May 5, 2014
Proponents of the witch-hunt narrative argue that child sexual abuse cases in the 1980s were filled with claims of satanic ritual abuse. There is no question that there were parents and therapists who believed in this discredited idea. But such claims did not involve anywhere near as many criminal cases as many people assert.
The Witch-Hunt Narrative documents how many cases tagged as “satanic” did not actually involve such claims, and many cases that did also included significant evidence of abuse. Exaggerated claims about the nationwide prevalence of satanic abuse cases persist to this day. One mythical number that has taken hold is, “By 1991, 25 percent of prosecutors in the United States had handled at least one case involving satanic ritual abuse.” Here is what the original report said:
“Our question on ritualistic sexual abuse (i.e., cases with satanic or cult overtones) evoked a striking response. In our sample, fully 74% responded they had not prosecuted any cases involving these traits. Unprompted, prosecutors said they were unaware of such activity in their jurisdictions. This contradicts some of the media attention on the extent of ritualistic abuse” (Smith & Goretsky Elstein 1993, p. 29).
The actual survey question was not about whether they had handled such a case, it was about whether there were more, fewer, or about the same number of such cases. The 74% choose none of those answers. Some or all of 18% who responded “about the same” could well have meant that there were few or no cases. Even the 6% of respondents (n=36) who said there were more cases did not say anything about how many cases there were. Moreover, those respondents could have all come from a handful of offices, since the survey covered only ten (10) prosecutors’ offices, despite assertions that this was a nationwide poll. Further, the question was not limited to “satanic” claims; it included “ritualistic” claims (or overtones), which implicates a larger and far more plausible range of activities. In short, this survey does not support the conclusion that there were a widespread number of “satanic ritual abuse” prosecutions nationwide.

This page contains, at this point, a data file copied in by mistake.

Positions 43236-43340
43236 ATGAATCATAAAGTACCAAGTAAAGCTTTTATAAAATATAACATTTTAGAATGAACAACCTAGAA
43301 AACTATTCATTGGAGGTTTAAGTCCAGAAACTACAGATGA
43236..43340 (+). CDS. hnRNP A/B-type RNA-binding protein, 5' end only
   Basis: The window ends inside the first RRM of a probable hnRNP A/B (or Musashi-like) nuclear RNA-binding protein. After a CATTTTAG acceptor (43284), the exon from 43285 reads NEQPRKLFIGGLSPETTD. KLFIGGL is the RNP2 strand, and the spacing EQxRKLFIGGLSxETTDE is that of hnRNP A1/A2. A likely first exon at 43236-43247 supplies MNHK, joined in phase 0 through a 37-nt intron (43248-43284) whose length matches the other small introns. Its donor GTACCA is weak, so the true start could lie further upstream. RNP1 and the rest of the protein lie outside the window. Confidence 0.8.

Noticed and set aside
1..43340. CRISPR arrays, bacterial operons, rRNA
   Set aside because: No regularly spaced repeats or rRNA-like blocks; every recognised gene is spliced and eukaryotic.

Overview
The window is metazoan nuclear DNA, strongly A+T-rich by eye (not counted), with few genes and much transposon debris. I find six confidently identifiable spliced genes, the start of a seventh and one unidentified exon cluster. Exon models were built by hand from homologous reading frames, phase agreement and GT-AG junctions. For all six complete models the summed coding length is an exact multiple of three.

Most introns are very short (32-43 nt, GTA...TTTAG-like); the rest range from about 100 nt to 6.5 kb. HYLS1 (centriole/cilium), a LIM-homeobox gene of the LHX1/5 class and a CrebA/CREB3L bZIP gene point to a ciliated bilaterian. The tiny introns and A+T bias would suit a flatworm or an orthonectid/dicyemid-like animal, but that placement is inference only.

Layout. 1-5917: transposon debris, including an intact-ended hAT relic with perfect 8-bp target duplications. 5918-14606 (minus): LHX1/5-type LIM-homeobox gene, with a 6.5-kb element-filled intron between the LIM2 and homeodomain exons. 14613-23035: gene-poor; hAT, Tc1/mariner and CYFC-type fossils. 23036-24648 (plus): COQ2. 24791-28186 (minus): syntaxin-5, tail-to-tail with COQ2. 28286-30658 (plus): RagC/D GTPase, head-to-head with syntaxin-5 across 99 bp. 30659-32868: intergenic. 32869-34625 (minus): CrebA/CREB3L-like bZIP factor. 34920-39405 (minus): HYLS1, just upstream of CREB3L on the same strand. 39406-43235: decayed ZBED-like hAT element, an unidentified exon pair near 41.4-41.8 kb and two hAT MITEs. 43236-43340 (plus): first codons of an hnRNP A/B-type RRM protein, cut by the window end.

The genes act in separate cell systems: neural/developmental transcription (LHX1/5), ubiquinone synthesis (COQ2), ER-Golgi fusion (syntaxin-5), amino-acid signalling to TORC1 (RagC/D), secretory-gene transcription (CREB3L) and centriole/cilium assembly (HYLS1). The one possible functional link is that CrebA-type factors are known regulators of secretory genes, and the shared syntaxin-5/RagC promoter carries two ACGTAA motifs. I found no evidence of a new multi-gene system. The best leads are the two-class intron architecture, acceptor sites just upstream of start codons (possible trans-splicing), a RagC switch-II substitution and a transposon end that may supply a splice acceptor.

Note: there are roughly 25,000 to 30,000 state and local prosecutors in the country. If the claim that Mr. Beck promoted was true, there would be at least 5,000 criminal cases involving satanic ritual abuse. Our guess is that Mr. Beck will not be able to name 1/100th that number of actual cases. And, as demonstrated in The Witch-Hunt Narrative, many of the usual suspects were not actually satanic ritual abuse cases at all. The fact that anyone would believe such an inflated number deserves close attention.
It is also worth noting, since those promoting the witch-hunt narrative cite references to Smith & Goretsky Elstein with approval (even though they apparently did not read the actual study), that 33% of prosecutors in their survey responded that fewer than 1% of child abuse cases involved false reports; 49% said it was between 1 and 5 percent. Those results contradict the witch-hunt narrative, which claims that false reports were widespread during this era.
Barbara E. Smith and Sharon Goretsky Elstein, The Prosecution of Child Sexual Abuse and Physical Abuse Cases: Final Report. September 30, 1993. Submitted to the National Center on Child Abuse and Neglect. Submitted by the American Bar Association Fund for Justice and Education on behalf of The ABA Center on Children and the Law.